"Be careful with the LDS thing. Very little documentation."
"Yes, my ancestors on one side joined when the church first began - lots of wrong, wrong, wrong info on them on the LDS site!!! No verification of information at all. It's like going on Ancestry and just grabbing family trees without documenting the info!"
- When people refer to the "LDS site" they are generally referring to FamilySearch located at http://www.familysearch.org. FamilySearch is made up of numerous resources for genealogical research, including:
- A searchable catalog of all the holdings of the Family History Library located in Salt Lake City, Utah. The library is open to the public and the holdings are shared with everyone.
- The new FamilySearch Indexing Project that allows volunteers worldwide to index the records on microfilm held by the library. The indexes are available through FamilySearch Record Search.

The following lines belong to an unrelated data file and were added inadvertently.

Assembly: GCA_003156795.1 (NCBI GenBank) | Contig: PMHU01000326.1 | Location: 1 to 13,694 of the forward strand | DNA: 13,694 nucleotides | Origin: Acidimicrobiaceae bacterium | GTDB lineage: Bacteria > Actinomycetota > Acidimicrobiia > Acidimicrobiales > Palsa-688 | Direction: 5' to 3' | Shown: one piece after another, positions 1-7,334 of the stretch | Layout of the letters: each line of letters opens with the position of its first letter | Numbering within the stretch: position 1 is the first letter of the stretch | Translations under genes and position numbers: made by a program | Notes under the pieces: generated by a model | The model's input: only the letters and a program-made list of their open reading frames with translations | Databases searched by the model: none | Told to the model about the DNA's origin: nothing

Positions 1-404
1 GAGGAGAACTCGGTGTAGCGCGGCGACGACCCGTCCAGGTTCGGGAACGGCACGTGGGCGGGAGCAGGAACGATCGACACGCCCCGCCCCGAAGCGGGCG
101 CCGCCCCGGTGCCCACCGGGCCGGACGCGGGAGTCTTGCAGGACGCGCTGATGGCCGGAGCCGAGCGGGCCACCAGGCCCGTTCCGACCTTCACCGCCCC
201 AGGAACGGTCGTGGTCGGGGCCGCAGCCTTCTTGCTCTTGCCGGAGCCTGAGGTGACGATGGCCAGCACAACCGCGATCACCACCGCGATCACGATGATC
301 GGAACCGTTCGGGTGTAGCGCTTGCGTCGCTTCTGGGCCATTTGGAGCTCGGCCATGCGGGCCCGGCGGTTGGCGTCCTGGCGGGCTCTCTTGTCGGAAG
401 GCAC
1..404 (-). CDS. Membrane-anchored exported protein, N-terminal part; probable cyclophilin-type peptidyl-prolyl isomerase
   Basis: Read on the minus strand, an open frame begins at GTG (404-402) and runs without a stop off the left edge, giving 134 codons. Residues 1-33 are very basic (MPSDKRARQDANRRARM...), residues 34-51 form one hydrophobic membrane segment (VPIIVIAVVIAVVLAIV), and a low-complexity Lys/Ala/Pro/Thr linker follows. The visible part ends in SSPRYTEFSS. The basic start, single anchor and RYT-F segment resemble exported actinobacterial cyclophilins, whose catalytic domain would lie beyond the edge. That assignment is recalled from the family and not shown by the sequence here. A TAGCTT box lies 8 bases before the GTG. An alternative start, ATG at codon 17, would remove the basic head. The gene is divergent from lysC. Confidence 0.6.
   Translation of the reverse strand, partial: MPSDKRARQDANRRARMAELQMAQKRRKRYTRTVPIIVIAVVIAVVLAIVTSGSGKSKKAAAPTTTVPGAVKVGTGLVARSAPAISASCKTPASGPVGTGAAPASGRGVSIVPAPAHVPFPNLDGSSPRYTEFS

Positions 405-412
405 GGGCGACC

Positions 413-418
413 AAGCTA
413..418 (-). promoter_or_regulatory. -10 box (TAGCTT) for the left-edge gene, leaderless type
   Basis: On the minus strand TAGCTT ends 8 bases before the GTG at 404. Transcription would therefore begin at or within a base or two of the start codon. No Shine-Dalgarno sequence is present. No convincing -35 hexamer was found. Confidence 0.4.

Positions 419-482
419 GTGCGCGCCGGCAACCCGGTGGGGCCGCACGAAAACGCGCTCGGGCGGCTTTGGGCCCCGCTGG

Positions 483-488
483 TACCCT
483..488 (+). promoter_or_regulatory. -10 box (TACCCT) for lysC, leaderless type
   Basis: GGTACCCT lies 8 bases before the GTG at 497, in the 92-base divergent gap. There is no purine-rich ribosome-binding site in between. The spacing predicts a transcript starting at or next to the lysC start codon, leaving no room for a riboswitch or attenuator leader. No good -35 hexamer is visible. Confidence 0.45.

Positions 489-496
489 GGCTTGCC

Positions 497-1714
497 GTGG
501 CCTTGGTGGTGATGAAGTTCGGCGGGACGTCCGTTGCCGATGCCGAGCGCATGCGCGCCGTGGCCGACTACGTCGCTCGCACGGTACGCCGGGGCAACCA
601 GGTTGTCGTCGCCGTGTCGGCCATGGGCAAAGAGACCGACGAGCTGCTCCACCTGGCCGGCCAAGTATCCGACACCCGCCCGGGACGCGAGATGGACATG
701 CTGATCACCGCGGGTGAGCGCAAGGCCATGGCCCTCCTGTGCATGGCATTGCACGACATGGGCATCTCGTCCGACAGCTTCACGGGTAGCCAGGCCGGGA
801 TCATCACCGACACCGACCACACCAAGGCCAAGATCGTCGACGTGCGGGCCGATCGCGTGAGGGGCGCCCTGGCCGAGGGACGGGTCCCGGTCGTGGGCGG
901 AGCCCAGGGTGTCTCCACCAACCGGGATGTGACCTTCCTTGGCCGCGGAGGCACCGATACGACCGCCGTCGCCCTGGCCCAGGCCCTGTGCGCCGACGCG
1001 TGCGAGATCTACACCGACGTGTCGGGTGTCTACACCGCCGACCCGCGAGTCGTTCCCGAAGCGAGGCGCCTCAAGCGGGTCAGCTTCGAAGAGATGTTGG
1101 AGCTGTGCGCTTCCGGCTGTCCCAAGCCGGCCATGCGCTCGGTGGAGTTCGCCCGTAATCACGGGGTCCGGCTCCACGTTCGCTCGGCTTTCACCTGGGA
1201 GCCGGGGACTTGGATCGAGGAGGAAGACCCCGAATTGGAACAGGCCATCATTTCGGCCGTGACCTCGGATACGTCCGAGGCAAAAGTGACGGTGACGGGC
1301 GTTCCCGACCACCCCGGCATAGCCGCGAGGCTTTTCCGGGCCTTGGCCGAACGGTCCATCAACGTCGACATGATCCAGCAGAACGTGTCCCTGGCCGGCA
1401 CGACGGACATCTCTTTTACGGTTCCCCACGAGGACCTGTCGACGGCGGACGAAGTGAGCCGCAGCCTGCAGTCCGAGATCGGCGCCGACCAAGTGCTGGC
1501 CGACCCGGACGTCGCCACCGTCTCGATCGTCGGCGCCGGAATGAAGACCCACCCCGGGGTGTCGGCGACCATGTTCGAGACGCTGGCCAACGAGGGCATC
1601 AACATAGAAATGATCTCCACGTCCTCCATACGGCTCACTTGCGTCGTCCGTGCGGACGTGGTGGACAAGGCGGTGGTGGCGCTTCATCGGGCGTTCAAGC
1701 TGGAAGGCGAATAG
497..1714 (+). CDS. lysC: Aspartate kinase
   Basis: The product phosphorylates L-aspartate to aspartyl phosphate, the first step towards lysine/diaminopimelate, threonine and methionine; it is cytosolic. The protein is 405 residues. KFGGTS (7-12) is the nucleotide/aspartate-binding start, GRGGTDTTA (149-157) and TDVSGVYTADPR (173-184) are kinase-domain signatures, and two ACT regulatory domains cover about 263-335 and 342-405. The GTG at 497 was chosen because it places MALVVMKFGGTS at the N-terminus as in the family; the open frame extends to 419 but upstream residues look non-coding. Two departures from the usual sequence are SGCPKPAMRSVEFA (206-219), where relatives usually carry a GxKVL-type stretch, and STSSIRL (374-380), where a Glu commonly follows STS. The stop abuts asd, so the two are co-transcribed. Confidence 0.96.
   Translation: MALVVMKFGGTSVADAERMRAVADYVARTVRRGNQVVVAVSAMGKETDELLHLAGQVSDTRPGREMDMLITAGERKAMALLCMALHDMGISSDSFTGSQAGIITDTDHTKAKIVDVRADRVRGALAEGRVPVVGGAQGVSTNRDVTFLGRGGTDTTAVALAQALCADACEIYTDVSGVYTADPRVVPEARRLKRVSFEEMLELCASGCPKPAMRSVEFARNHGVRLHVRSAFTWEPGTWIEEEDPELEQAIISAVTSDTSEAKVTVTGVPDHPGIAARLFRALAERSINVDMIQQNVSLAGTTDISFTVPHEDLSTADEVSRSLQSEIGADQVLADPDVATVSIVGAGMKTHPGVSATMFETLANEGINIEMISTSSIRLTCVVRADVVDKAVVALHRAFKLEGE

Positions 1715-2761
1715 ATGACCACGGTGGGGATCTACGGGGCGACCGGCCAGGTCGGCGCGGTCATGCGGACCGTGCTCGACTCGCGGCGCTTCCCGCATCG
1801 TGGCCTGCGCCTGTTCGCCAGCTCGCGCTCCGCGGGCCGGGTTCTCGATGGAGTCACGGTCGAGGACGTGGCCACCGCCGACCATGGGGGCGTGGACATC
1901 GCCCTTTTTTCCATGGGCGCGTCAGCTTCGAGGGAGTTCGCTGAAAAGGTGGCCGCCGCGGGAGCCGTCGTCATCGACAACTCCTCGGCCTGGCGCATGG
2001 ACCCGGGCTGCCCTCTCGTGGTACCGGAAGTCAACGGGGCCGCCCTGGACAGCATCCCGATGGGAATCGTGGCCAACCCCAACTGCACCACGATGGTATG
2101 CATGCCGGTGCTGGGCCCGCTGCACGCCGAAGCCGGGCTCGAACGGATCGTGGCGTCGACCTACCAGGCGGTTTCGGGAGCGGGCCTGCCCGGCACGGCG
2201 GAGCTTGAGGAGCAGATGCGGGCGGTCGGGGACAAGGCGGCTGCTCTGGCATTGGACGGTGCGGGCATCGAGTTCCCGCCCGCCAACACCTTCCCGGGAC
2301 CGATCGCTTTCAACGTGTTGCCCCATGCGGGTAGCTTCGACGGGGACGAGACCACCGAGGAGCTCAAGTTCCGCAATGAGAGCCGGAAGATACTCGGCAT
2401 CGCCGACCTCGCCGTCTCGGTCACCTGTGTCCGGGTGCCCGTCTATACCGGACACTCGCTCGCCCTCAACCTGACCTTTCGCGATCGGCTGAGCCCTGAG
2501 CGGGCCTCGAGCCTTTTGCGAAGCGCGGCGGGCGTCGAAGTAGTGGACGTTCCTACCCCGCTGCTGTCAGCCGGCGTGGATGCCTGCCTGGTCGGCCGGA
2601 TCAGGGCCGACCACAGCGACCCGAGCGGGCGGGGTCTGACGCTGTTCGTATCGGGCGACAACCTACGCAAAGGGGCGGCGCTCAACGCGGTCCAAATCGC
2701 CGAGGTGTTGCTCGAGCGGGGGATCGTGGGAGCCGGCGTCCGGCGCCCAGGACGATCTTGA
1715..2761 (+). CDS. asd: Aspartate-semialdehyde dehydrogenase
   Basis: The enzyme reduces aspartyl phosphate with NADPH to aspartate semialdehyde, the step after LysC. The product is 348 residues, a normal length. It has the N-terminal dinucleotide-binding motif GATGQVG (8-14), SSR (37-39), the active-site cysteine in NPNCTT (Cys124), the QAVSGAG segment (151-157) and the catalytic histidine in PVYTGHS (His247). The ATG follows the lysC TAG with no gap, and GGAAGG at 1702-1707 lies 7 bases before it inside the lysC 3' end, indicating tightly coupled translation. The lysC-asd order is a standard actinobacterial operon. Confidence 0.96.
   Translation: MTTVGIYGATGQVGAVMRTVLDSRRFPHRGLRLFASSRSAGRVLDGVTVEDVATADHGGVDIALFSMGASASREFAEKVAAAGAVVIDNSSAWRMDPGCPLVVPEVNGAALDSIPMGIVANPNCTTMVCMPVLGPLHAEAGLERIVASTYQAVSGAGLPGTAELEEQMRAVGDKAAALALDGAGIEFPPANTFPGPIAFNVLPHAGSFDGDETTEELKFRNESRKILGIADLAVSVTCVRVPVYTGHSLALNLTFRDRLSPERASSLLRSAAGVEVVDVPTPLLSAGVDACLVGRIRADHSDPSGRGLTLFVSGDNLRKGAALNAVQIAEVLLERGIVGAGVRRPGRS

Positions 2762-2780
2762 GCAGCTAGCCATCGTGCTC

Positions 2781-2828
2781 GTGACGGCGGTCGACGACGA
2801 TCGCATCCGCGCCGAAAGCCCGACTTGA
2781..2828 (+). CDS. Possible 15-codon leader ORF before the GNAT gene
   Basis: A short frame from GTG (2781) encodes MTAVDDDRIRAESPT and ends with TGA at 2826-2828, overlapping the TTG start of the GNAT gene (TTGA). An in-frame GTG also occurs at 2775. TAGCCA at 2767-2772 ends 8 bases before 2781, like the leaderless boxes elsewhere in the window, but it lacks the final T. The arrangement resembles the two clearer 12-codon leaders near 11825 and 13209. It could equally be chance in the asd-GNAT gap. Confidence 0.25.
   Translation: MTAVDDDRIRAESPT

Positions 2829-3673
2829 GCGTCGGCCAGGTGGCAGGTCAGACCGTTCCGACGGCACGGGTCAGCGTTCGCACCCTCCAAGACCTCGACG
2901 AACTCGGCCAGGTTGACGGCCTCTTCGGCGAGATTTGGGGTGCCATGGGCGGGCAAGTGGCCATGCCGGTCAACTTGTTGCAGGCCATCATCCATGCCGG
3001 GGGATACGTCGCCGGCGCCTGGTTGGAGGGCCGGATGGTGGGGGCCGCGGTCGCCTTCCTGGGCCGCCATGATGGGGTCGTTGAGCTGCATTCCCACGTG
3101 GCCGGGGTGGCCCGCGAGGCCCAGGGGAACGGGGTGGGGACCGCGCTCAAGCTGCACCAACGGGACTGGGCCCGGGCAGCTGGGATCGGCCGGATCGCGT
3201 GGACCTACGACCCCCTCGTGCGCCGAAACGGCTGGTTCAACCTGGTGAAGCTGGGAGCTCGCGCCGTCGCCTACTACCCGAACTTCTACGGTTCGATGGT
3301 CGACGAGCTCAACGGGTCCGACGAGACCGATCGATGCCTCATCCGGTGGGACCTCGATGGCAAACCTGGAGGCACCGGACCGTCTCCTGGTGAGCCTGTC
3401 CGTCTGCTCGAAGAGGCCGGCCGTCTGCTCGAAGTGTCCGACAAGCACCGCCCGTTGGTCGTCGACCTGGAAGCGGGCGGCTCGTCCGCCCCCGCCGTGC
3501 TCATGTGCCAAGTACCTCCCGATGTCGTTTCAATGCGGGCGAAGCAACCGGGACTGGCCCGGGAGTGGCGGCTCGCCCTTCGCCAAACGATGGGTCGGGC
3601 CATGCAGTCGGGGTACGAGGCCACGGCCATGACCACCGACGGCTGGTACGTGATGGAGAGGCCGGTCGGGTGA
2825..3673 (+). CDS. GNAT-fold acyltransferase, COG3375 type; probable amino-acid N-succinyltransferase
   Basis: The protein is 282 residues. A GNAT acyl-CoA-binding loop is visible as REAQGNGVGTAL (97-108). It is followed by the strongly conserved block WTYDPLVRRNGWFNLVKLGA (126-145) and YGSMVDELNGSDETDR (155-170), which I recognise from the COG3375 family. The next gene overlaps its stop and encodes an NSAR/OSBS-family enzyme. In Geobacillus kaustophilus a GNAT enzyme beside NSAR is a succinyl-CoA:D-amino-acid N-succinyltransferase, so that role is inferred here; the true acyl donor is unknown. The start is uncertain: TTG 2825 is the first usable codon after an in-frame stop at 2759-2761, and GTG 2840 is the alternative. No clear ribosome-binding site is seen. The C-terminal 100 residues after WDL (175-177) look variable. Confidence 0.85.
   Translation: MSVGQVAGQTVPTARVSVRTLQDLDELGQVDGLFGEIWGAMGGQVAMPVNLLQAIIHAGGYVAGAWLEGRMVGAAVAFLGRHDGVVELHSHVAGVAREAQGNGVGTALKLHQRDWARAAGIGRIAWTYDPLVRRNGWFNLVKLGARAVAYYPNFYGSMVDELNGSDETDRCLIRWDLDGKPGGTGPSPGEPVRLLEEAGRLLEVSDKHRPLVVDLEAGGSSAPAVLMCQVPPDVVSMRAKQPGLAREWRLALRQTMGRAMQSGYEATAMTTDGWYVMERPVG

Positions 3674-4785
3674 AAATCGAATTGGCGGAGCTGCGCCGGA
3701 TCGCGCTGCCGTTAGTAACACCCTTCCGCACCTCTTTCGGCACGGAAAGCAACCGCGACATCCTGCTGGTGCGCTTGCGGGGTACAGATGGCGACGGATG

- The ability to share your research with others.
- Research helps in the way of articles, Research Guidance, FamilySearch Wiki, Ask a Question forums, and online classes.
- And databases including Ancestral File, the International Genealogical Index (IGI), the Pedigree Resource File, the US Social Security Death Index (SSDI), a Vital Records Index for Mexico and Scandinavia, and free access to three censuses (1880 United States, 1881 British Isles, or the 1881 Canadian Census)
- See my page for FamilySearch for a breakdown and deep-links into this incredible site.
Clearly the "LDS site" has a lot of great records and documentation available, as well as other information that will help you in your research. And you do not have to be a member of the church in order to reap the benefits of their dedication to genealogy.
Clearly, "very little documentation" is not something specific to that "LDS thing" at all. The cautionary statements should refer more specifically to all lineage-linked databases and all sites that contain a collection of names and dates without something to back to them up.